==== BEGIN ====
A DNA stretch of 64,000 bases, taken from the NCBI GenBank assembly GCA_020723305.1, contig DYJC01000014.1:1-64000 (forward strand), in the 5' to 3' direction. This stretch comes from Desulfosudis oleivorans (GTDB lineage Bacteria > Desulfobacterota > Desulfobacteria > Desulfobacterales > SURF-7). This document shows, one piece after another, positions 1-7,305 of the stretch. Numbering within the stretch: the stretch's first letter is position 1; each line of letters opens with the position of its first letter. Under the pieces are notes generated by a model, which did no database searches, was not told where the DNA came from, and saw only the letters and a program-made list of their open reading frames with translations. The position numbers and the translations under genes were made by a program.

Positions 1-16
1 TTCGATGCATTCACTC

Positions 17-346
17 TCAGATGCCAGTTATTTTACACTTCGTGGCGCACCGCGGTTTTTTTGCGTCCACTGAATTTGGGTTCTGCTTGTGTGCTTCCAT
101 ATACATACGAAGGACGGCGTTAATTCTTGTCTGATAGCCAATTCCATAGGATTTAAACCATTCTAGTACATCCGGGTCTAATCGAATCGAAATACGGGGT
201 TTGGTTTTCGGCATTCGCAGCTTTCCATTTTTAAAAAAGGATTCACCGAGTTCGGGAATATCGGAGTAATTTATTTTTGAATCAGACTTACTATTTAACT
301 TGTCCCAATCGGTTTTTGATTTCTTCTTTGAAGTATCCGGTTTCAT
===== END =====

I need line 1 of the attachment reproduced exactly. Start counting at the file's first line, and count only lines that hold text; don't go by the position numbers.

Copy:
A DNA stretch of 64,000 bases, taken from the NCBI GenBank assembly GCA_020723305.1, contig DYJC01000014.1:1-64000 (forward strand), in the 5' to 3' direction. This stretch comes from Desulfosudis oleivorans (GTDB lineage Bacteria > Desulfobacterota > Desulfobacteria > Desulfobacterales > SURF-7). This document shows, one piece after another, positions 1-7,305 of the stretch. Numbering within the stretch: the stretch's first letter is position 1; each line of letters opens with the position of its first letter. Under the pieces are notes generated by a model, which did no database searches, was not told where the DNA came from, and saw only the letters and a program-made list of their open reading frames with translations. The position numbers and the translations under genes were made by a program.